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Mauldin August 21

Mauldin August 21

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12/18/2013

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Outside the Box 
is a free weekly economics e-letter by best-selling author and renowned financial expert JohnMauldin. You can learn more and get your free subscription by visitingwww.mauldineconomics.com 
Page 1
Is Germany Entering a Recession?
John Mauldin | August 21, 2012Even in August, while nearly all of Europe is on vacation, we find that
economies don’t get to take vacation. Europe will come back from its holiday and
find that nothing has improved and some things have gotten worse. Specifically,Germany looks to be rol
ling over into recession. In this week’s Outside the Box,
Charles Gave of GaveKal looks at Deutschland and notes that while it might be ableto handle a mild recession, problems will be that much worse in the rest of Europe,which needs a robust German consumer. This letter will print long due to a numberof charts.
“While Europe’s biggest economy should be able to endure this loss of 
altitude, the reverberation across Europe will be significant. The absence of exchange rate volatility over the last 15 years has allowed economies such as Italyand France to escape depression-type conditions, which might otherwise haveoccurred given their economic underpinnings.
“Now, however, there can be no escaping the fact that reduced German
imports must cause a decline in French and Italian exports.
This will likely be ashock for those who expect the German juggernaut to drag the southerneconomies back to growth. To put it bluntly, Germany will very shortly besubtracting from growth in the rest of Europe.
 
Charles is one of the founders of GaveKal (along with his son Louis andAnatole Kaletsky).
 
GaveKal is one of the world's leading independent providers of global investment research. It also advises several funds, with combined assets of more than US$1.2 bn. With eight partners and 45 employees, GaveKal has itsheadquarters in Hong Kong and offices in the US, Europe, and China.
 
I am back from a needed time off and feel ready to get back into the harness.
So, without further ado, let’s look at what Charles has
to say.Your wondering how David Copperfield does it analyst,John Mauldin, EditorOutside the Box
 
Outside the Box 
is a free weekly economic e-letter by best-selling author and renowned financial expert, JohnMauldin. You can learn more and get your free subscription by visitingwww.JohnMauldin.com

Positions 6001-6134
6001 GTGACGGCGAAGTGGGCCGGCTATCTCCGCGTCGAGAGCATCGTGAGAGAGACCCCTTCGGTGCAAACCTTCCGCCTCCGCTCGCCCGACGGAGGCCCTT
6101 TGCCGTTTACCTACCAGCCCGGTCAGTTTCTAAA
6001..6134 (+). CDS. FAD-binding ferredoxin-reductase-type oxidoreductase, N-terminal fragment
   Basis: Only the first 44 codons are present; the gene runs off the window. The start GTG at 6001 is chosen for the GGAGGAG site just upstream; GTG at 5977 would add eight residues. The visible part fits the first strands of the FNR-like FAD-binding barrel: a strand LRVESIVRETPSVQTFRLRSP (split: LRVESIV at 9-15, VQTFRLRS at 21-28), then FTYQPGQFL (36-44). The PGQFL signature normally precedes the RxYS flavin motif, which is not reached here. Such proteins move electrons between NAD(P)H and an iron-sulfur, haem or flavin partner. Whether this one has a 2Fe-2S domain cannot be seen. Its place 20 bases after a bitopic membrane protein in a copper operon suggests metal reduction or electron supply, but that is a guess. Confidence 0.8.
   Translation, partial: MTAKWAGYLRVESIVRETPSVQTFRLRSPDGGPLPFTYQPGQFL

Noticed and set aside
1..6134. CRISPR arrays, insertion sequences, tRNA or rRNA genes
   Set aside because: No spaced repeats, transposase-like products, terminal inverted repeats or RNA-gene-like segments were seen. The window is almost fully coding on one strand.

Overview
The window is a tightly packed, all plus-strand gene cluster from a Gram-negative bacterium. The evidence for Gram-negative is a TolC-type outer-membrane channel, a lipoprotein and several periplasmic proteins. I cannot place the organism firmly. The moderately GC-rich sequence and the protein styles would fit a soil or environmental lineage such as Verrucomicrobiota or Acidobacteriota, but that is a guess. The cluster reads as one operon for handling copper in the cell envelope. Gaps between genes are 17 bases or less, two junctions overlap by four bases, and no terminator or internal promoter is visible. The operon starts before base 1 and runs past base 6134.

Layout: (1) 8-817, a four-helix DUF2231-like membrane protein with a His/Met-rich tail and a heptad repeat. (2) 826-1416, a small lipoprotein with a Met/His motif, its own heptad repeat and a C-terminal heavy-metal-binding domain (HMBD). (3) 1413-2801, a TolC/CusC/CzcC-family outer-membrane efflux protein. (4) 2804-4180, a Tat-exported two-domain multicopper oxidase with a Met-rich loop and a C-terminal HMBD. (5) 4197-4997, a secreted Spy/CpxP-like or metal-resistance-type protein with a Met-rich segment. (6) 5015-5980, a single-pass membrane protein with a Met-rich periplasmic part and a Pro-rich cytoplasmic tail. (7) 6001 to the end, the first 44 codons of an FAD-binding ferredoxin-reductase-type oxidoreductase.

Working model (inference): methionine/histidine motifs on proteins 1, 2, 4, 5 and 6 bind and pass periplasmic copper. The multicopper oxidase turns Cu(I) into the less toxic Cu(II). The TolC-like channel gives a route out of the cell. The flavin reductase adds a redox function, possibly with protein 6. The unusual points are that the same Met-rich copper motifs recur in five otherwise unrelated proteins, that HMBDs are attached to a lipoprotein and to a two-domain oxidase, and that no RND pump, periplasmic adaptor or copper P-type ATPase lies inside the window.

Page 2
Is Germany Entering a Recession?
By Charles Gave
The western world’s post
-2007 economic horror show has already been lumped into the simplifiedmonike
r “Great Recession”. In fact, the last five years have seen a series of distinct economiccycles that started with the precipitous global contraction induced by Lehman Brothers’ failure.
 
Subsequently, a series of “second wave” recessions have hit Europe;
these contractions started atthe periphery with Greece and Ireland, moved to Portugal, Italy and Spain, touched France and arenow heading for the core of industrial Europe
 – 
mighty Germany. Such an outcome would kill any
hopes of Europe’s biggest economy
dragging the rest to safety. So the central question for everyEurope-focused investor is: will Germany also enter a recession? And if the answer is yes, what
will be the broader impact on the region’s incredibly fragile economies?
 
Let’s start with a sim
plified definition of a recession which we identify as a period when bothindustrial production (smoothed) and GDP experience annualized declines.Since 1993, Germany has experienced four such recessions and in each case the IFO BusinessExpectations Index fell by six points or more in the prior 12 months. The lead time before arecession started has been about six months. Consequently, we can draw two clear conclusions:1. A recession may have started
already
in Germany, since industrial production has registered aYoY decline, while, at the last reading, annualized GDP growth was hovering at about 1%.2. The recession could be pronounced since the momentum of the IFO index seems to be
deteriorating
, falling again below -5. Put simply, the fact that the improvement of spring 2012has fizzled suggests that economic activity in Germany will probably be lower six months hence.And this could result in GDP readings going negative by 4Q2012. Ergo, Germany would be inrecession.
 
Outside the Box 
is a free weekly economic e-letter by best-selling author and renowned financial expert, JohnMauldin. You can learn more and get your free subscription by visitingwww.JohnMauldin.com 
Page 3
Moreover, three of our preferred leading indicators (German IFO Business Expectations Index,OECD leading indicator for Germany and the Gavekal indicator of economically sensitive prices)are all turning down. The advantage of the GaveKal measure is that it leads the other two by abouttwo months, although corroboration is needed, as it produces more false signals. Hence, in thispaper we will stick with the IFO as it is widely available and does not come out of our ownbratwurst factory.

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